NASCAR has mandated that drivers and spotters will not be allowed to communicate with other drivers over their in-car radios in an ongoing effort to eliminate tandem racing at restrictor plate tracks. The decision was confirmed last Thursday as teams prepared for the first of a three-day test at Daytona International Speedway, a tune-up for the Feb. 26 Daytona 500. Over the past few years, as teams have refined their ability to team up with other cars to create more speed, drivers and spotters have had the ability to talk to multiple teams over their radios. They used it to coordinate which cars would pair up and to help drivers switch from pusher to pushee. By eliminating such communication, NASCAR hopes teams will have a more difficult time making deals and remaining in pairs. The driver pushing especially needs this communication because he has little to no visibility. It was so refined that one spotter would communicate for both drivers even if one of the drivers wasn’t with his organization. This is NASCAR’s latest rule change to address the twocar tandem.

There were only 32 cars that participated in last week’s test at Daytona. That number does not include some teams that folded during the offseason (such as Red Bull), some smaller outfits (such as Front Row Motorsports) and some that decided not to test (such as JTG Daugherty Racing).

NASCAR President Mike Helton said he didn’t think the number of teams participating in the test portended short fields for the regular season.

“I think there is a good deal more activity out there than is represented by testing and some of the other things,” he said, “And the fact that there will be in excess of 43 cars trying to make the Daytona 500 ... and we’ve been through cycles, particularly when we get to the June, July stretch, where we may only have 43 cars show up at the race track. But I don’t see us going below 43 this year. I may be surprised, but I think just knowing the chatter and the conversations that we’ve had with race teams and organizations that either have participated or are going to participate, that we’ll have full fields.”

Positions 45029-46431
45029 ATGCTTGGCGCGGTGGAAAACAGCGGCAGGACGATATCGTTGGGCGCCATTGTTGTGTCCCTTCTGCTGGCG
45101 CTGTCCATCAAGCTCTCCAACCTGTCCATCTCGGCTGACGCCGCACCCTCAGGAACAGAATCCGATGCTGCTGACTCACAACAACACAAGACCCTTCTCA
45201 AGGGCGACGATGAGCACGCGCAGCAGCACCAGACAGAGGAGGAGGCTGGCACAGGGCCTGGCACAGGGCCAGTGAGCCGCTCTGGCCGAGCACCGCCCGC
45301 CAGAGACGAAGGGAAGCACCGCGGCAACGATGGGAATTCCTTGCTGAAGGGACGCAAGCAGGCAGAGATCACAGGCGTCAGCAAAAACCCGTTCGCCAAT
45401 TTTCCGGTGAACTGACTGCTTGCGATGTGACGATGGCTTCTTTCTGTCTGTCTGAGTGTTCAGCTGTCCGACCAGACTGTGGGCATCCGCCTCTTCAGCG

Geoff Bodine, 1986 Daytona 500 winner, said last Wednesday he still hopes to have a deal in place to compete in this year’s Daytona 500 on Feb. 26, as well as the invitation-only Budweiser Shootout that will be held eight days earlier.

“We are cautiously optimistic we will be racing at Daytona,” Bodine said. “We have the sponsorship. We’ll be all right. The wheels are in motion and hopefully soon we will be making some announcement.”

Prior to 2011, Bodine had made just one Cup start since 2004. Bodine said he has sponsorship for a minimum of 15 Sprint Cup races from Luke & Associates, a Florida-based healthcare provider to the U.S. military. He and Luke & Associates had hoped to hook up with a team before the end of the year, with the sponsor also seeking an ownership role.

Racing Trivia Question: Who won the 1949 NASCAR championship, which was the first for the fledgling organization?

Last week’s question: Richard Petty has 200 career Cup wins, the most of any driver. Who is number two? Answer. David Pearson is second with 105 wins.

Contact the Racing Reporter at hodges@race500.com.